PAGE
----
The Blender Wikibook as some great stuff on camera control, it comes highly recommended as it'll reduce your frustration level by alot. :)

The Flaris Norns (see site link below) were done entirely with Box Modeling.




~Flaris Norns!~

 
Ghosthande
Prodigal Sock

Ghosthande
United States  

 visit Ghosthande's website: Breeders Beware
  7/21/2008

Yay CTRL-0 key; I was hoping there was some way to do that.

Although I'm not quite sure about the differences in modeling you're talking about... all I do is hit Tab and mess around with the "points" that show up around the outside of an object. I'm not sure if that's what you thought I was doing, because I find it hard to believe there's an easier method than that.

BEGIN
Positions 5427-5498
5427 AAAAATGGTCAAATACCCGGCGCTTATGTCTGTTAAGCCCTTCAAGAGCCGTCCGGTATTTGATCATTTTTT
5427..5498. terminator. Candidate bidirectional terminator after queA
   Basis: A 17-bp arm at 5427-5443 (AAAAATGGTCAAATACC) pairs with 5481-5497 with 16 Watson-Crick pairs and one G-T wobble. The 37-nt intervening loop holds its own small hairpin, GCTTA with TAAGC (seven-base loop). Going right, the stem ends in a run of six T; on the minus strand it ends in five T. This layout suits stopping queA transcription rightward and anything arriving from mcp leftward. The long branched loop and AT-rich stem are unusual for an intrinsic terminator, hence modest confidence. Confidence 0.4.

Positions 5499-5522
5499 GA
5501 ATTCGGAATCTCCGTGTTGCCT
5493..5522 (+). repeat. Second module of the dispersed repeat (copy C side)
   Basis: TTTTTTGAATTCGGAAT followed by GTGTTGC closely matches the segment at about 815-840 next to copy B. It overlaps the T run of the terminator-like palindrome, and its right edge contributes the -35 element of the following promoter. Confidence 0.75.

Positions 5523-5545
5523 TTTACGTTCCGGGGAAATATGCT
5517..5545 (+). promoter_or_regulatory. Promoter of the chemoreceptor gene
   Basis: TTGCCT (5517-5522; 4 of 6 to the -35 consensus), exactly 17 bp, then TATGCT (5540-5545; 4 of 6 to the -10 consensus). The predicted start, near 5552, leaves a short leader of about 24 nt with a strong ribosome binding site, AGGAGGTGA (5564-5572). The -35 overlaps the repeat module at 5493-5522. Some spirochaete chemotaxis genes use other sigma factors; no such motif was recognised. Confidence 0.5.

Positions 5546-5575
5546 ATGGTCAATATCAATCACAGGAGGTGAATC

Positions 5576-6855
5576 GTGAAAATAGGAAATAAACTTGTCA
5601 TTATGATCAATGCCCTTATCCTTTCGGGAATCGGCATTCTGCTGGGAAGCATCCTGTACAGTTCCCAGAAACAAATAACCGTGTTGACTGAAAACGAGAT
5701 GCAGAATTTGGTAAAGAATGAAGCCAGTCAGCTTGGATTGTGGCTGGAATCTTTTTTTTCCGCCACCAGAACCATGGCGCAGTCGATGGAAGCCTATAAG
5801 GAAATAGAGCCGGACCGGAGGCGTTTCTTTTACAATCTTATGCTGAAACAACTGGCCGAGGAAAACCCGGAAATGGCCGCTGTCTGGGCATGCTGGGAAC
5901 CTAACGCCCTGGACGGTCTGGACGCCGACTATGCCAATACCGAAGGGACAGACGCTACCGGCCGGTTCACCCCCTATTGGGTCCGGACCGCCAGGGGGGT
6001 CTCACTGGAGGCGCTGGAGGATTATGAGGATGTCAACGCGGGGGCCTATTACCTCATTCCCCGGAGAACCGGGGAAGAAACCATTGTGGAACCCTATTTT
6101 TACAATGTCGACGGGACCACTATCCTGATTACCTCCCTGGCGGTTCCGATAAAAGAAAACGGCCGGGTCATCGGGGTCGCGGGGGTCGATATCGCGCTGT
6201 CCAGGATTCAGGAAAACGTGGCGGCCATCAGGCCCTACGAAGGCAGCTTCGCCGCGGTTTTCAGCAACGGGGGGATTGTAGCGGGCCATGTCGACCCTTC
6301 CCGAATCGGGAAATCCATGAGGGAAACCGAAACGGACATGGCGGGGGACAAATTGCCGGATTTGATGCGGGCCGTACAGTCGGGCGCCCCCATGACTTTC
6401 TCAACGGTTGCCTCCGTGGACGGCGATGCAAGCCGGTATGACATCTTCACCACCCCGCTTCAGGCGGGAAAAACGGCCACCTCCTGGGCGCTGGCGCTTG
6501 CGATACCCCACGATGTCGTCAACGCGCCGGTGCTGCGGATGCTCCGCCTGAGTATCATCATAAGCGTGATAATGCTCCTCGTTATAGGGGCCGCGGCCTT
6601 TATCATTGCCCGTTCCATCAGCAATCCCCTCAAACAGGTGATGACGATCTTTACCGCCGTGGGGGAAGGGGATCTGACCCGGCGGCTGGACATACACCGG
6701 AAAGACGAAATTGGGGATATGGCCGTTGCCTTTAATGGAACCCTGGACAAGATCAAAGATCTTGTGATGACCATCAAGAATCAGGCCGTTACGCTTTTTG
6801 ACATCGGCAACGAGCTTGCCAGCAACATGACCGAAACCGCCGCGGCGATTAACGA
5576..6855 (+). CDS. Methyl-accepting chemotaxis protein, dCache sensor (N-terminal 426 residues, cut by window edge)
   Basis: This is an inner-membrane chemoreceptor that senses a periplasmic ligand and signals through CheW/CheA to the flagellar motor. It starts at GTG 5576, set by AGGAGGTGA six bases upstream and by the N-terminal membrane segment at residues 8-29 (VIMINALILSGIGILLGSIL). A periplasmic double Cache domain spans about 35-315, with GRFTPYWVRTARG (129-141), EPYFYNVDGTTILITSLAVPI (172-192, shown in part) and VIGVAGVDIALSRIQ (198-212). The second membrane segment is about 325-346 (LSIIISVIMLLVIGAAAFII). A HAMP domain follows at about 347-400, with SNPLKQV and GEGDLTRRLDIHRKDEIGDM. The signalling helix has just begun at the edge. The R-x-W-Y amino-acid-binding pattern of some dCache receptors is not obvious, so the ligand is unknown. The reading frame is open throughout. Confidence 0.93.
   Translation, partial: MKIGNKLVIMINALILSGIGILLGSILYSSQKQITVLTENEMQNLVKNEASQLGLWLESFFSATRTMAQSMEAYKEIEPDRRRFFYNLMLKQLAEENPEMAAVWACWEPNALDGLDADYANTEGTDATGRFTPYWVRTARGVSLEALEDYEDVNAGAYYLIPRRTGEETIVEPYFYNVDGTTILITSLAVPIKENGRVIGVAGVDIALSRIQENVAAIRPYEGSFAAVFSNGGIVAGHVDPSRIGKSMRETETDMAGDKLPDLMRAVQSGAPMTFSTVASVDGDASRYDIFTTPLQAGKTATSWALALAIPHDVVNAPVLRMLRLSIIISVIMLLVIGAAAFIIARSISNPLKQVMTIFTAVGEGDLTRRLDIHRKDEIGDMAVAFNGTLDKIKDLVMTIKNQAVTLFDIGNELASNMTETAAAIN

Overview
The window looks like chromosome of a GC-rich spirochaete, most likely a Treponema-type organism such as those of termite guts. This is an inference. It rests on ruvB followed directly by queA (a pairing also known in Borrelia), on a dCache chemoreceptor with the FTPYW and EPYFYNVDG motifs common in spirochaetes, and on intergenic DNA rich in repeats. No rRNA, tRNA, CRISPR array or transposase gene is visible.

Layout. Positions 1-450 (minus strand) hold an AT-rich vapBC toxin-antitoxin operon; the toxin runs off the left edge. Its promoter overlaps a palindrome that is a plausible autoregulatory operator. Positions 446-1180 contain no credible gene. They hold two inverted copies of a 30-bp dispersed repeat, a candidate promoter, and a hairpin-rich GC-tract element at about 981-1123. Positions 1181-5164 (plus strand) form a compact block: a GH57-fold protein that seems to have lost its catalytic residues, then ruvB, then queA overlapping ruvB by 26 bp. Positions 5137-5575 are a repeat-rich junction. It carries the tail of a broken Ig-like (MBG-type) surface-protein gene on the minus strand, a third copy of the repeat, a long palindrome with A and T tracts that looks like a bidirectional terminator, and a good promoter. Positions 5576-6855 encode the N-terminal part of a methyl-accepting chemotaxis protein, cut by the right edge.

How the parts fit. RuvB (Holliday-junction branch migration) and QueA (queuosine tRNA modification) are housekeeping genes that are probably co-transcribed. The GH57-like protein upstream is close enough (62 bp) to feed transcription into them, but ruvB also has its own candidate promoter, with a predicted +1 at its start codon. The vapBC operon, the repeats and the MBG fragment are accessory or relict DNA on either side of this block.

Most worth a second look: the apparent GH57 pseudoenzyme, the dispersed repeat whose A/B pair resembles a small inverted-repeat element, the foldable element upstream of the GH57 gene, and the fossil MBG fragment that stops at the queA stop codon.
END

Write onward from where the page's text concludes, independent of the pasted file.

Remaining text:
Embri

Embri
Canada  

 visit Embri's website: Flaris Norn Project
  7/21/2008

Sort of... it has to do with what base object primitives you're working with. There are a few types. NURBS (Non Uniform Rational B Splines) objects have no visible faces or hard edges, they're more like solid clay or a soap bubble you can shape. They are deformed with other vectors, called splines as curves instead of lines.

Mesh or POLYGON objects have faces, with "points" (called a vertex, plural vertices), edges, and faces. Think old computer or console games. They are hollow on the inside.
Polygon objects can be made by placing points and connecting the dots (the "lines" become edges, the area enclosed by the lines, a face). You can also start out with one of the default poly primitives, like a sphere, cone, or cube.